The appointment was brief, perhaps 40 or 50 minutes: I barely had time to settle in for a nap in the van before my cell phone rang and Dad announced that he and Mom were coming back out. As we drove off the property, I asked Dad what Dr. Wheeler had had to say, and was surprised to discover that Mom's tongue isn't covered with thrush. Whatever thrush might have been there is now gone, according to the doc. The patches we're currently dealing with can be from a variety of causes, the net effect of which is called "geographic tongue," which is derived, I imagine, from the way the patches simulate the jagged borders of countries. A quick perusal of the Google Health site and Wikipedia indicates that geographic tongue has no known cause, but may be linked to heredity and to certain environmental factors, such as spicy or sugary foods and alcohol, as well as to Vitamin B deficiency, allergies, and hormonal irregularities (Decadron again?). There is no known cure for geographic tongue, though staying away from possible irritants, such as those mentioned above, may be one way to help speed its departure.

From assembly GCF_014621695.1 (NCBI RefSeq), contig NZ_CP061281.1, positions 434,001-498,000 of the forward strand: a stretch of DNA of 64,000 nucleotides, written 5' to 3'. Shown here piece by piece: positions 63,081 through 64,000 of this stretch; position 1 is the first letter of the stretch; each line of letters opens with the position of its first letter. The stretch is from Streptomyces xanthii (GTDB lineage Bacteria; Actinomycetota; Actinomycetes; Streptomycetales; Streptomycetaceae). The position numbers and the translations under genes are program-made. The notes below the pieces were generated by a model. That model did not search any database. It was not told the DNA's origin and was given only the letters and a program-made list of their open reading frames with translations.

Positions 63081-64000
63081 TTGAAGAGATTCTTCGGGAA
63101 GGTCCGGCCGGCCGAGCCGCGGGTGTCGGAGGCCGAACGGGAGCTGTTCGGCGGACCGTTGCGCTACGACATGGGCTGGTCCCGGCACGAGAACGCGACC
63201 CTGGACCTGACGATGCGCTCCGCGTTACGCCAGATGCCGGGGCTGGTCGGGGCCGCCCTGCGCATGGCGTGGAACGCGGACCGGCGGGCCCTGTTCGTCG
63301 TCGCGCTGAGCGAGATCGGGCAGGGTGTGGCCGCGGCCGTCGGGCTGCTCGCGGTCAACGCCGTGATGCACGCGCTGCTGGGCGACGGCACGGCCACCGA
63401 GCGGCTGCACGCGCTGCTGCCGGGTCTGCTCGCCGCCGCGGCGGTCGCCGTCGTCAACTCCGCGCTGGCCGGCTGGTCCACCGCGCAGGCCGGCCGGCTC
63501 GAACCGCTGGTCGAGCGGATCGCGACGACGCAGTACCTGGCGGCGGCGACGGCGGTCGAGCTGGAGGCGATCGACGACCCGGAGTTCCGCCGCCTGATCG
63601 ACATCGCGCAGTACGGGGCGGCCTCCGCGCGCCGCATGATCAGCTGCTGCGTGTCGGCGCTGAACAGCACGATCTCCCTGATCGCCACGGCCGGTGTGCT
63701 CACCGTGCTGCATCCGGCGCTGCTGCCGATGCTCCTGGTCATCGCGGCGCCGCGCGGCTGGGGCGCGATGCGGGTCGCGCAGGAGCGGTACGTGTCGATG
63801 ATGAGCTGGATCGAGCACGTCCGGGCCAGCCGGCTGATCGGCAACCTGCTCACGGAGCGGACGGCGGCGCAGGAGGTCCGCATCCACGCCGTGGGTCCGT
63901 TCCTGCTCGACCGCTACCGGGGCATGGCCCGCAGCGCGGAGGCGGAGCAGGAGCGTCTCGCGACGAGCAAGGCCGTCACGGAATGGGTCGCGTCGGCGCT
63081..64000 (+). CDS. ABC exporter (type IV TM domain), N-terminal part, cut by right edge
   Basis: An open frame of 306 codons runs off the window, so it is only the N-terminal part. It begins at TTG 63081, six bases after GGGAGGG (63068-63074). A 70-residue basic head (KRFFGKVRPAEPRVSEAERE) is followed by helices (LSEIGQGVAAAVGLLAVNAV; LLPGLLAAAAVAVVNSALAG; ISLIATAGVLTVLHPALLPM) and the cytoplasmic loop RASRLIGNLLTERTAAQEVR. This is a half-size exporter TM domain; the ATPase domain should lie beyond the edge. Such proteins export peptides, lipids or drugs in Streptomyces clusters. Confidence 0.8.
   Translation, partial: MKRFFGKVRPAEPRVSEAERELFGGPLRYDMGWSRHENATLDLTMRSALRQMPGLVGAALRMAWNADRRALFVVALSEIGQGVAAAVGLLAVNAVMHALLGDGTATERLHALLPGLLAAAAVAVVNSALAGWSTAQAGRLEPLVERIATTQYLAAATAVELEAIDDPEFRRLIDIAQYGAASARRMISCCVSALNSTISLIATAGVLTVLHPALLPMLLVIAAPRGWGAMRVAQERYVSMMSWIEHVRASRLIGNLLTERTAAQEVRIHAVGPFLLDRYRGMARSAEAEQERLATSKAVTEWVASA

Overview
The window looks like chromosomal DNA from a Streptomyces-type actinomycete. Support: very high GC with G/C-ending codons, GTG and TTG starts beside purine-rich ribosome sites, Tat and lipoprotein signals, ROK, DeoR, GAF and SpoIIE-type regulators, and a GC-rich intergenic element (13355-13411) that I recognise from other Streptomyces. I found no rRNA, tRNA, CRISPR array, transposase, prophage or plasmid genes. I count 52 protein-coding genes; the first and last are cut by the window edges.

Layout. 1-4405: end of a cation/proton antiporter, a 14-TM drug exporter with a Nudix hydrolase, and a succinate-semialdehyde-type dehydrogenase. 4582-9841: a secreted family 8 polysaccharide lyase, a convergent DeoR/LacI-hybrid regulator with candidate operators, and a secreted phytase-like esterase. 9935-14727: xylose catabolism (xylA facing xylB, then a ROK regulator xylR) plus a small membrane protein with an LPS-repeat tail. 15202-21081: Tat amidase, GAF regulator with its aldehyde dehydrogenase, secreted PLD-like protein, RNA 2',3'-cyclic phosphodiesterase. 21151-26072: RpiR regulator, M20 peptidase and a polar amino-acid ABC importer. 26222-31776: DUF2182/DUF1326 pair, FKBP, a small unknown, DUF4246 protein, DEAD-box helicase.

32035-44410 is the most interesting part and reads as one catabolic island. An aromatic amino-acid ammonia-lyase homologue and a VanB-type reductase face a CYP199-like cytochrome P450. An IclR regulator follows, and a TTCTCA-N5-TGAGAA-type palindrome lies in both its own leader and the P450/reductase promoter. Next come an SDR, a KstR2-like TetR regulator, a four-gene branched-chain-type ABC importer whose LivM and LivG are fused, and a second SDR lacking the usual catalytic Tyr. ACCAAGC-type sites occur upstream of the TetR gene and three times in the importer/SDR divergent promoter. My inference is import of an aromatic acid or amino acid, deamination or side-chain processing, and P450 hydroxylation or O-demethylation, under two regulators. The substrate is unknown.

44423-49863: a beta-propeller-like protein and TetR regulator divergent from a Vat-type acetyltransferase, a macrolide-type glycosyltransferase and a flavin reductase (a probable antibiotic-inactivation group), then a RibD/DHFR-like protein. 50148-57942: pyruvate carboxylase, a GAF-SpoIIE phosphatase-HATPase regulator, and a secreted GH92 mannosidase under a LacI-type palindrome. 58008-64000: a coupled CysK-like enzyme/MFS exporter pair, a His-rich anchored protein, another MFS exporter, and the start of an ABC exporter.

Mom appears otherwise fine, infection-wise. Like all seniors, she will need to take the normal precautions during flu season. The doc took cultures from Mom's nostrils to see how she's doing with her MRSA (remember: once you've got it, you've got it for life, even if you're not contagious); we'll have results on Thursday. It's unlikely that Mom is experiencing any MRSA flareups, but we've been advised to buy a certain ointment, to be applied intra-nasally, in case we find any open sores inside her nostrils. Add that to our growing list of rituals: periodic nostril checks.